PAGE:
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Race Conflict Theory

Race Conflict Theory

Author: Zach Lamb

This lesson will explain, define and discuss the key ideas and basic components of race conflict theory, as well as the major contributions of race conflict theorists Ida Wells Barnett, William E. Burghardt DuBois.

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Source: Intro Music by Mark Hannan; Public Domain

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[THEME MUSIC] Hello and welcome to sociological studies. Thank you for taking the time out of your busy day to study society. The topic of today's lesson is the racial conflict approach. We're going to identify and explain the racial conflict approach as well as discuss the work of two scholars who contributed to developing this field, Ida Wells-Barnett and W. E. B. Du Bois. So what is the racial conflict approach? Well, the racial conflict approach is an approach to social theory that emphasizes inequality and conflict between racial and ethnic groups.

In American society, for instance, racial conflict is still an issue. White people have historically had advantages over people of color. They've had higher incomes, more schooling, better health, and a longer life expectancy. So, for example, a scholar working within the race conflict approach might look at how wealth and privilege on the one hand and poverty and disadvantage on the other are handed down through generations. So I know this family. They have two ten-year-old children. And they're white, they live in the suburbs, and they're a pretty wealthy family. The kids go to a private school, a specialty private school, that costs $25,000 a year for each kid. So these parents are spending $50,000 a year on this private school and the kids are ten.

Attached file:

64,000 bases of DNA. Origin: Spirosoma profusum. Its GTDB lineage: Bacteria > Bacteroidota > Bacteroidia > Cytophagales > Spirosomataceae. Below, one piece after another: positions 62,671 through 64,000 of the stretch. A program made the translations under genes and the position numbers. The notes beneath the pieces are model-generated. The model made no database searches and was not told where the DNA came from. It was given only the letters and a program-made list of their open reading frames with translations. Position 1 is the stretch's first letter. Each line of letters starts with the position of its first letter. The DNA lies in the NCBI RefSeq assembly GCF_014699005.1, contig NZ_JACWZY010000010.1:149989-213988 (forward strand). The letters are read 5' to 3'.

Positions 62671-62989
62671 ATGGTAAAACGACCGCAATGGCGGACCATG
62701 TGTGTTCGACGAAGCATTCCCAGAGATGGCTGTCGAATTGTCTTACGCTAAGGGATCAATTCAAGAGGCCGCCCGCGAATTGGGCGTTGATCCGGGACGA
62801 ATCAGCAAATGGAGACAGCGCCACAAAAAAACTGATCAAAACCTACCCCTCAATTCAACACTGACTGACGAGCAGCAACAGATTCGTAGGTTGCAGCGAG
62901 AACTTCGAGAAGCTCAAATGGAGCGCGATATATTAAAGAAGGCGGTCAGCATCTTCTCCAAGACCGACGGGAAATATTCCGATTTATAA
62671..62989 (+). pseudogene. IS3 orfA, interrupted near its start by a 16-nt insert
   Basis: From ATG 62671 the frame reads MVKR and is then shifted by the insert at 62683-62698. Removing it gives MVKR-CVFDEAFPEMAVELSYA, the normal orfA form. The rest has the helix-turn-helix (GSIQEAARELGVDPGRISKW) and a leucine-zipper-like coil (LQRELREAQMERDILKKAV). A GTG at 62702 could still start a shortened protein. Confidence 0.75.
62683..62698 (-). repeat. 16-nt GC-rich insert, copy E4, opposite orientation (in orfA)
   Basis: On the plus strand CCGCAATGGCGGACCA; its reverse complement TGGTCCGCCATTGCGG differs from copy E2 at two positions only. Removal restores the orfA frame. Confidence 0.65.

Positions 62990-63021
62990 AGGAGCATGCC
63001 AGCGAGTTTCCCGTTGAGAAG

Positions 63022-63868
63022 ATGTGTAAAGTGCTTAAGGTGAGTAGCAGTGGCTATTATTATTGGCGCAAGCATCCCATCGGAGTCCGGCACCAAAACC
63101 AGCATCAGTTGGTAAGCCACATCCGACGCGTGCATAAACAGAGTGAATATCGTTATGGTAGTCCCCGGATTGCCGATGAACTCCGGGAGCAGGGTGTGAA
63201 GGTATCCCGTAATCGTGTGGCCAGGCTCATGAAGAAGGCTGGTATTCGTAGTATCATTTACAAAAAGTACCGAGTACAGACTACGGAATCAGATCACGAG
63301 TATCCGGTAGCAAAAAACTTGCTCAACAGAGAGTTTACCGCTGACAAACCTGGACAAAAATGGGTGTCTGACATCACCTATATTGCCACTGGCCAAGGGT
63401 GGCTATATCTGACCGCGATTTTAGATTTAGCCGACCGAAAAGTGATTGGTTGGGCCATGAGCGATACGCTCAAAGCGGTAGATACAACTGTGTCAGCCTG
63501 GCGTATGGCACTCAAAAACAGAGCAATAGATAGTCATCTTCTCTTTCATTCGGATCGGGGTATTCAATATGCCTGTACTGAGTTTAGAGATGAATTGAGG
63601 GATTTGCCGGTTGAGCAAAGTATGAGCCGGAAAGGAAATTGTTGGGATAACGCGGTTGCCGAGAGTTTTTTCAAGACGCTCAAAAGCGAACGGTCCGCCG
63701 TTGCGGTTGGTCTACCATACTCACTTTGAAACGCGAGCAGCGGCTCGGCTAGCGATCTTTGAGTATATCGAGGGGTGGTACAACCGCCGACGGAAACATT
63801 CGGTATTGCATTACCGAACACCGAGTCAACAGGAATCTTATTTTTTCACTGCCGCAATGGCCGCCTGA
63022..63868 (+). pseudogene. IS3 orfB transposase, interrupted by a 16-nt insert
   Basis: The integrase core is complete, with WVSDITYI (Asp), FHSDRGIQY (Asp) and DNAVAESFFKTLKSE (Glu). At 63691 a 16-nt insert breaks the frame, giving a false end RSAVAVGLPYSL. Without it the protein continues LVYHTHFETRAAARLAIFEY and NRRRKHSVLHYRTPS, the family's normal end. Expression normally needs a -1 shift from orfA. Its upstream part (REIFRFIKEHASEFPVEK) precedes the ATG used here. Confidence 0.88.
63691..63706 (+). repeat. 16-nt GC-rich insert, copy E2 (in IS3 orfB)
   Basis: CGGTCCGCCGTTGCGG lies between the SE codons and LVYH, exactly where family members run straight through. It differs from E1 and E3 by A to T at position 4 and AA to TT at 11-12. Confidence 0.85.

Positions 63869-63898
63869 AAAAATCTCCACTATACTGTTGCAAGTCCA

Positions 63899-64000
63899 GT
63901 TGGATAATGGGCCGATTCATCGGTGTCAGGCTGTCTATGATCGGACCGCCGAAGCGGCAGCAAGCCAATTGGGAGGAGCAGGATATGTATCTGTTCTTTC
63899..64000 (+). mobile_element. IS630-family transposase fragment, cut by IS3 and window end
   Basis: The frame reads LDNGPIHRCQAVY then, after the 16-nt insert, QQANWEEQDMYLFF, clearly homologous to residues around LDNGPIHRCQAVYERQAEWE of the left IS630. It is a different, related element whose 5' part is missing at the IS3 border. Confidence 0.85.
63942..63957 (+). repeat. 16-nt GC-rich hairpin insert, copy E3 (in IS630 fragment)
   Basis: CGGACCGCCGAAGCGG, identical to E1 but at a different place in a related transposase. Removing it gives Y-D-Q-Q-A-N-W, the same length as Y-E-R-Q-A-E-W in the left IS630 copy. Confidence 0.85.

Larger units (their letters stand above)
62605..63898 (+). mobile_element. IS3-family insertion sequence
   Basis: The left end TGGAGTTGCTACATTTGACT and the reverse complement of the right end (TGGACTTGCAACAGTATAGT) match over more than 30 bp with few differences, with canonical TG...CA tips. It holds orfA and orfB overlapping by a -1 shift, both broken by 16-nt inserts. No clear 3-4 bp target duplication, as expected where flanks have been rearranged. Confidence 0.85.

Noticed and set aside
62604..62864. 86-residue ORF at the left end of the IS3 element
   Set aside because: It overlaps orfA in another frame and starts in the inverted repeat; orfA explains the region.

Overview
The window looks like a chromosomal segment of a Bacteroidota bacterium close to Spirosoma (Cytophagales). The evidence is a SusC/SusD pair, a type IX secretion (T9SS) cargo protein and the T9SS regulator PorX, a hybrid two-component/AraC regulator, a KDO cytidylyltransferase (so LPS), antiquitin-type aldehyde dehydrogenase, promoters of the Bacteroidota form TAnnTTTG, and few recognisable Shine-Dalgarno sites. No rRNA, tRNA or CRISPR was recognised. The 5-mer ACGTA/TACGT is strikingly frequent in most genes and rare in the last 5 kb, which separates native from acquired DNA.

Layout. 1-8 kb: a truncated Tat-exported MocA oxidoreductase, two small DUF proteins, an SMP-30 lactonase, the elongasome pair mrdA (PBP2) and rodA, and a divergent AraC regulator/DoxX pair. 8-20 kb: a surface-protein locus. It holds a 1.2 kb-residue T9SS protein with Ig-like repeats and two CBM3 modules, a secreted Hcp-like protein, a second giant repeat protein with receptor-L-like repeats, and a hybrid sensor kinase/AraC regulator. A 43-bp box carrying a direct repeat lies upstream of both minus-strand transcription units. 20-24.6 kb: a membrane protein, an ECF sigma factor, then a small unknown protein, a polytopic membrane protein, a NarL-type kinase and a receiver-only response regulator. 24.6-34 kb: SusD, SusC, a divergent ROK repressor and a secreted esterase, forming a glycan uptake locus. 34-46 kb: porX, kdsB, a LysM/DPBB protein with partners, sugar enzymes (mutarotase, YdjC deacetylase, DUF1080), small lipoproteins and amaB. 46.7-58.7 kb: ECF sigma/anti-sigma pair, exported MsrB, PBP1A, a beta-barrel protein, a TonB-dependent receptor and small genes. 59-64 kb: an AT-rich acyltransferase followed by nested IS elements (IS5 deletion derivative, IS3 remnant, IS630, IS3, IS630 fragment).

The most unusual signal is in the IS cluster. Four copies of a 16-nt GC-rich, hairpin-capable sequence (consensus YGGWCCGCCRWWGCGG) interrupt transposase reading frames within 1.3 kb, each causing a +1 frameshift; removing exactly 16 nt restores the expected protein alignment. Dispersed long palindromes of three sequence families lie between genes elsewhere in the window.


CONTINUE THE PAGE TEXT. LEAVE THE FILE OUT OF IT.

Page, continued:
It seems then that these kids are already going to be guaranteed they're going to be going to college and they're going to get good jobs after college, go to a good college, earn more income. That seems to already be decided. They're already well on that path, granted extraneous things can happen, but they were already well on that path at birth just by the wealth of their parents. Now, on the other hand, when I was getting my master's in Chicago, living in South Chicago, my neighbor was a single black female and she had a daughter. And she was raising this daughter by herself. And she was always worried about the daughter going to school, not finishing school, dropping out of high school. Here the University of Chicago was six blocks away from their house, but yet a world away for this girl if she didn't even finish high school.

So you see then how the wealth we inherit as kids will dramatically affect their life chances. So a scholar working within the race conflict approach then would point out how these results happen because black people have systematically been discriminated against in this country for centuries. And we're seeing the cumulative results every day. And the race conflict approach then is a hugely important area of sociology that attracts some of the brightest minds in the discipline. Their work taken together has shown how white prejudice hinders the life chances of people of color. This is the fundamental conflict in society according to the racial conflict approach.